As polls closed Saturday, Iraqi Kurds are hoping the results, expected in two to three days, will help ease tensions with Baghdad over oil and land disputes that threaten the stability in the self-ruled region.
Iraqi President Jalal Talabani's Patriotic Union of Kurdistan party (PUK) and veteran Kurdish leader Massoud Barzani's Kurdish Democratic Party (KDP) are expected to keep control over the Kurdish parliament, but face a strong challenge from younger opponents.
It is the first time the president of Kurdistan is being elected directly by popular vote. Parliamentary elections were last held in 2005.
Kurdish television showed top political leaders casting their ballots, and encouraging their supporters to follow their example and vote.
From Washington, Iraqi Prime Minister Nouri al-Maliki urged Kurdish voters to use their right to vote:
He says that it is imperative for Kurds to turn out and vote in large numbers, in what we hope will be a clean, transparent election. Kurds, he says, have the chance to choose their leaders, who will play a role alongside those of other Iraqi regions, who on the national level will help build a democratic, federal, independent, stable and prosperous Iraq.
Breakaway Kurdish politician Nusherwan Mustafa, who's Party of Change is fighting to clean up what he calls "nepotism, corruption, and cronyism" has pockets of support across Kurdistan, but is unlikely to win a majority in parliament.
Mr. Barzani, whose father Mustapha was the champion of Kurdish nationalism for decades, told a press conference that he hoped to resolve frictions with Baghdad over the oil-rich, ethnically divided city of Kirkuk.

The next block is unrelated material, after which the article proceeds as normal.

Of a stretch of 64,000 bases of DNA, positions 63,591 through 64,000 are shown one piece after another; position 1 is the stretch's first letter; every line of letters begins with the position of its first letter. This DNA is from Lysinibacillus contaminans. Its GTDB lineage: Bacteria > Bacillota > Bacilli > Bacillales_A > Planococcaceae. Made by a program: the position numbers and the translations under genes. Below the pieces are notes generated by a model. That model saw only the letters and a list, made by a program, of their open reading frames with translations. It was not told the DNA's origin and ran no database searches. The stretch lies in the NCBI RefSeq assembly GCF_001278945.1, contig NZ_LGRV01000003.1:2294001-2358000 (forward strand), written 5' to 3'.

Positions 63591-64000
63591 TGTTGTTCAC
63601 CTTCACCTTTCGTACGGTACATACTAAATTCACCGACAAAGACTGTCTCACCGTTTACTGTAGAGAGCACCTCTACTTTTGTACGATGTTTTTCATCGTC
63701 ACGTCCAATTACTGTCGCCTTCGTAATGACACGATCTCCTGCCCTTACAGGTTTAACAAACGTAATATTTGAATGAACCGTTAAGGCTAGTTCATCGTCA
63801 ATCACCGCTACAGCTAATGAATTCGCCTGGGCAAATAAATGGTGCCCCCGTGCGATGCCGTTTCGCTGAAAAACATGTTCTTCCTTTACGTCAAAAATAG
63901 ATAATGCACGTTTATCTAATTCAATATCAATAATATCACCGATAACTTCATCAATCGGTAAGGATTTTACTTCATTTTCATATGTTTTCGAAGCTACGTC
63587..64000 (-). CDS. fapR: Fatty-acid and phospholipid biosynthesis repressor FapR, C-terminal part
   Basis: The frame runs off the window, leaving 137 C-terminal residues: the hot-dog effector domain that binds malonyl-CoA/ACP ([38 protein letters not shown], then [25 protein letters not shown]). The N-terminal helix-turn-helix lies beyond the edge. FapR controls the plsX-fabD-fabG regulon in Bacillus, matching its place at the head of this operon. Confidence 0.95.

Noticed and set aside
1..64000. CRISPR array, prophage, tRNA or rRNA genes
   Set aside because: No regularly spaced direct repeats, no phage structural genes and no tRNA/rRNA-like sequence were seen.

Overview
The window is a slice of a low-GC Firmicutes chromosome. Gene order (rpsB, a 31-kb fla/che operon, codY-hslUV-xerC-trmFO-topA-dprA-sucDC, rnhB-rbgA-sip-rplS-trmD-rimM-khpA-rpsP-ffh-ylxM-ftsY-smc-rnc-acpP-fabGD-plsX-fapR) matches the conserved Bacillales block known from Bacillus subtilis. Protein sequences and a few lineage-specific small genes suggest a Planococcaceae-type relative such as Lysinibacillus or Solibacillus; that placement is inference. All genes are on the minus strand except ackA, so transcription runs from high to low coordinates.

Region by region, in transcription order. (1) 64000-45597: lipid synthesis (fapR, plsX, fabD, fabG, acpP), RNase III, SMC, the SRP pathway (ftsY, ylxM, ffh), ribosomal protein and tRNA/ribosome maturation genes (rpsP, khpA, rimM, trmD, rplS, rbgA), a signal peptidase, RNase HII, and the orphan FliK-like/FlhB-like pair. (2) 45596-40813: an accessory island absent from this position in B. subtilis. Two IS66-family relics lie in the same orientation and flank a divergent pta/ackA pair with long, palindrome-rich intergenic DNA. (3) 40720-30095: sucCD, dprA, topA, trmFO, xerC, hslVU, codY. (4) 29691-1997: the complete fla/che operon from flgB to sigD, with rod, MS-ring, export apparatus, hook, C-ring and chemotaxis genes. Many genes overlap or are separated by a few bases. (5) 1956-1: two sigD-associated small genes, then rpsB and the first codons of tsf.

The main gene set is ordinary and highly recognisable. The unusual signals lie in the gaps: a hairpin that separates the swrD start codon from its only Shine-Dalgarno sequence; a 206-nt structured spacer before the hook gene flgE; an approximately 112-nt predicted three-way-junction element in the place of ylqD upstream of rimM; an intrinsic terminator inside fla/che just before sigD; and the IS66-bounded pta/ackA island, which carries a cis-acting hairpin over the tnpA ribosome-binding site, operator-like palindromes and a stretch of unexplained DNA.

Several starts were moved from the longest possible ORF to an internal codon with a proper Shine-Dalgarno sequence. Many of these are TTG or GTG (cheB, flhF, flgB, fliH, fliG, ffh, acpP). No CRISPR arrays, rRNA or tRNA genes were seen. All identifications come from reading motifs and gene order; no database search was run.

He says that the problem of Kirkuk is a constitutional issue and that it must be solved according to the constitution. Such problems, he adds, must be solved and we hope that they will be solved. Letting problems fester, he argues, can have bad consequences.
Minor glitches in an otherwise smooth election process were cited by election observers, such as the use of the wrong kind of ink, inaccurate voting lists and rival gangs of young men pulling down campaign posters.
Judge Qassem Abboudi of Iraq's Electoral Commission told al Hurra TV that polling stations were expected to send ballot boxes to commission's headquarters, after the last voters had voted:
He says that polling stations are sending ballot boxes to the central headquarters of the Electoral Commission, where they will be given bar codes, before ballots are tabulated electronically.
Ethnic tension between Kurds and Arabs, particularly in Kirkuk, also is considered a threat to Iraqi stability, and is a major issue for many voters.
Despite increased security measures for the election, a roadside bomb detonated in Kirkuk, wounding four policemen.